### Midterm, final

• There will be one midterm and one final for this class.
• Each one of these exams will be one hour long.
• Exams will take place in the announced time slots.
• The midterm will be unproctored (take it at home). The final is currently planned as in-person.
• As with quizzes, you are allowed to use lecture notes, the textbook and homework/discussion section solutions for the midterms and final. You are not allowed to use the internet, MATLAB (or any other program), a calculator or any other electronic device (of course, except for your computer to get the questions and upload your answers).
• You have to take all exams by yourself, and are not allowed to talk/collaborate with other people. Read the academic integrity section for more details.
• I will try to make the questions as precise as possible to avoid confusion. In case you do not understand a question, you can ask the instructors during the exam (either by raising your hand during in-person exams or via a private post on Piazza during unproctored exams).

### Exams overview

Material refers to all of the material discussed in the lecture, HW and discussion sections from the respective textbook chapters.

Exam Date Time Type Where to find questions Material
Quiz 1 F Oct 8 window: 11 am to 7 pm
30 min quiz time
Remote (unproctored) Canvas 1.1, 1.2, 1.3, 1.7
Midterm F Oct 29 6-7 pm
1 h exam time
Remote (unproctored), or in HSS 1330 Canvas, or on paper 1.8, 1.4, 1.5, 2.1, 3.1, 3.2, 3.3
Quiz 2 F Nov 19 window: 11 am to 7 pm
30 min quiz time
Remote (unproctored) Canvas 3.4, 2.2/2.3, 4.1, 4.2, 4.3, 5.1, 5.2, 5.3
Final W Dec 8 8 - 9 am (last name A-LO),
10 - 11 am (last name LP-Z)
in-person exam in HSS 1330 handed out on paper Everything taught in this class (focus on later chapters)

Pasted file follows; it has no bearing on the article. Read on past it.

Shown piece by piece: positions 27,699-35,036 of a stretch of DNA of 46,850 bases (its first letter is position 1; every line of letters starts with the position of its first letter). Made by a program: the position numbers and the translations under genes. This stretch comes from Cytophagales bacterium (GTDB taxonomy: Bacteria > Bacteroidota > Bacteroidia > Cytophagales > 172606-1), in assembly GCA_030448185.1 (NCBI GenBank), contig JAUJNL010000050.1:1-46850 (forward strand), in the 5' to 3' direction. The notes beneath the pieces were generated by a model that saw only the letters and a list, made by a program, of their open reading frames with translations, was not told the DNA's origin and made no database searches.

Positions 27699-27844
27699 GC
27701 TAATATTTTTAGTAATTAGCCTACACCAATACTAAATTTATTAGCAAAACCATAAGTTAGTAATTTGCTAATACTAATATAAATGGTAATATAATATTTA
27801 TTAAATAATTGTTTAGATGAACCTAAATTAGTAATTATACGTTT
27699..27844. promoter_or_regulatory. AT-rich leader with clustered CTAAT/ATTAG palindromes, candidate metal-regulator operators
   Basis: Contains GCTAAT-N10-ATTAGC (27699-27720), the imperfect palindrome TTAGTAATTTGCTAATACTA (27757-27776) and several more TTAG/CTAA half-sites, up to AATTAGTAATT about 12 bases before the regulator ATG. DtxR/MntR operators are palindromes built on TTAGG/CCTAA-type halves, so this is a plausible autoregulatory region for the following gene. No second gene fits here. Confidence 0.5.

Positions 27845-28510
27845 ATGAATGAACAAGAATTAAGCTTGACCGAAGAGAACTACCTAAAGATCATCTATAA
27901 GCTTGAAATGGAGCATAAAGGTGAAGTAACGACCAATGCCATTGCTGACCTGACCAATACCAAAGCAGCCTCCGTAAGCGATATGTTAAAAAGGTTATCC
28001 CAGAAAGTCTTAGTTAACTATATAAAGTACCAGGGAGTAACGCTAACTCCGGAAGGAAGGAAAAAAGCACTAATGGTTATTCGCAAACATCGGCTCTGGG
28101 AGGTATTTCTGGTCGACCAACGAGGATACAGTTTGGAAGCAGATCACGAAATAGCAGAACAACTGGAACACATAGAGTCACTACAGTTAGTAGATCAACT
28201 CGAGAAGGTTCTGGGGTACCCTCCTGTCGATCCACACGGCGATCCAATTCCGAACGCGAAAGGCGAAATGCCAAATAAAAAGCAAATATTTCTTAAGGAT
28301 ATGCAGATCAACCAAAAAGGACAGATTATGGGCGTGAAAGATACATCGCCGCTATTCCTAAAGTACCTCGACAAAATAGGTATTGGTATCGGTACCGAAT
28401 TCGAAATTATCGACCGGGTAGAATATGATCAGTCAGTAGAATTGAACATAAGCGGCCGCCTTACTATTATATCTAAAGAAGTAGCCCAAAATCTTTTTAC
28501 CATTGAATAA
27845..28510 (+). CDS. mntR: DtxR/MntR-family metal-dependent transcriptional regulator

If academic integrity violations are suspected on any of your assignments, the instructor might ask you to participate in a meeting to explain your solutions. In addition, you may also be reported to the Academic Integrity Office.

To learn how to avoid academic integrity violations in this class, read the academic integrity section.

Your grade will be based on the scores of the homework, two quizzes, one midterm, and one final exam. It will be calculated from taking the maximum of the methods defined below:

Method #1 = (30% HW) + (12.5% Quiz 1) + (12.5% Quiz 2) + (22.5% Midterm) + (22.5% Final)

Method #2 = (30% HW) + (15% for best quiz) + (27.5% Midterm) + (27.5% Final)

There will be no make-up exams. If you miss one of the quizzes, your grade will be computed using method 2. I will use the following approximate scale to compute your grade

A+, A, A- B+, B, B- C+, C, C- F
90+ 80+ 60+ [0,60)

You are guaranteed this scale, that means that your grade will not be worse than specified by the above scale. There might be an adjustment (=improvement) of grades based on the overall class performance. Passing grade for P/NP is C-, i.e. you need at least overall 60% to pass this class.

## Accommodations

Students requesting accommodations for this course due to a disability must provide a current Authorization for Accommodation (AFA) letter issued by the Office for Students with Disabilities (OSD) which is located in University Center 202 behind Center Hall. The AFA letter may be issued by the OSD electronically or in hard-copy; in either case, please make arrangements to discuss your accommodations with me in advance. We will make every effort to arrange for whatever accommodations are stipulated by the OSD. For more information, see here.